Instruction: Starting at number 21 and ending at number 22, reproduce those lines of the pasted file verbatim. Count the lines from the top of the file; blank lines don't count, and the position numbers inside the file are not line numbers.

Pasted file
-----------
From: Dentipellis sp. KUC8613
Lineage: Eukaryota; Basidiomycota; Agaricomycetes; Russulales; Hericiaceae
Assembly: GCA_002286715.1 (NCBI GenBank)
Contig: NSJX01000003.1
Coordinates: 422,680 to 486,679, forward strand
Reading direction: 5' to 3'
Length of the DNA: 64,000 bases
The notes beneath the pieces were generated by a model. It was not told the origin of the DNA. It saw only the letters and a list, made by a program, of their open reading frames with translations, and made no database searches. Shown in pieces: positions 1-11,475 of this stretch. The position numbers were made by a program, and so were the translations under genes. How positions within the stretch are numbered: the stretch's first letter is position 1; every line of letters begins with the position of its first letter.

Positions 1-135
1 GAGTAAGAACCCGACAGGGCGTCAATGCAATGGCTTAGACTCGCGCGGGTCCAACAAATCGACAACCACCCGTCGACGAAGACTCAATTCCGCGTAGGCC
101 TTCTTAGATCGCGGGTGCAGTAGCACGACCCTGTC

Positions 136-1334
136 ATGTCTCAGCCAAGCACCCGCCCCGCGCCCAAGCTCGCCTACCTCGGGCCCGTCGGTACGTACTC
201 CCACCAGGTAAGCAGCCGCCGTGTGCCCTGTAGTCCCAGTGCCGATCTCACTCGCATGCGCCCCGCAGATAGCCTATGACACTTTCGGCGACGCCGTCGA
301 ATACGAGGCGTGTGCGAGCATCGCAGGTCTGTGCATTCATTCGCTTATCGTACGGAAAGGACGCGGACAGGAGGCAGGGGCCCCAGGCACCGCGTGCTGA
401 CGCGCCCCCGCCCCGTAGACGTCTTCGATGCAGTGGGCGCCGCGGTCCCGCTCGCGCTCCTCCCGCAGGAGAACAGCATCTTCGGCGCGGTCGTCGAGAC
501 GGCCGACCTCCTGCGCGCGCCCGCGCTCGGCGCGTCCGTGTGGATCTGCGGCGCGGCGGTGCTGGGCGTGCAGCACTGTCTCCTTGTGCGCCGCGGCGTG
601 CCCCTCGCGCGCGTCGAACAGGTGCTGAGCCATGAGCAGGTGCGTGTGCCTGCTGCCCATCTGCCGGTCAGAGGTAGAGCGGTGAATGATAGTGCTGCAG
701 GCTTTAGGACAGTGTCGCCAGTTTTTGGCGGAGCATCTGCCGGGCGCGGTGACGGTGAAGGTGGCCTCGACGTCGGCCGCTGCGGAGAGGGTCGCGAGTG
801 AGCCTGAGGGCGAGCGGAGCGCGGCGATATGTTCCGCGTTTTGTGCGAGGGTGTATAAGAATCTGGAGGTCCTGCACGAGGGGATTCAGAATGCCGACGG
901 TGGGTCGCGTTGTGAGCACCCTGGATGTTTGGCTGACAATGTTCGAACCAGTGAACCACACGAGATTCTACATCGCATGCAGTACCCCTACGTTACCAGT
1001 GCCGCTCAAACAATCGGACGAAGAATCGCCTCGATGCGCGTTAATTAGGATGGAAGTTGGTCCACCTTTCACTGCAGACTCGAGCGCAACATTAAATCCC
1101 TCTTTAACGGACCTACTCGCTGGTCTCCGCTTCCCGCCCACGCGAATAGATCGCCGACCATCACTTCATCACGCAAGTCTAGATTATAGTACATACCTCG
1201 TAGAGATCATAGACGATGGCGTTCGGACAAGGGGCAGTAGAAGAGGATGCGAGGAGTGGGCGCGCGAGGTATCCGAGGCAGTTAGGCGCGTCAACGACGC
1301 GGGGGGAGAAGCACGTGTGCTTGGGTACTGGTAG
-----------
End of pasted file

901 TGGGTCGCGTTGTGAGCACCCTGGATGTTTGGCTGACAATGTTCGAACCAGTGAACCACACGAGATTCTACATCGCATGCAGTACCCCTACGTTACCAGT
1001 GCCGCTCAAACAATCGGACGAAGAATCGCCTCGATGCGCGTTAATTAGGATGGAAGTTGGTCCACCTTTCACTGCAGACTCGAGCGCAACATTAAATCCC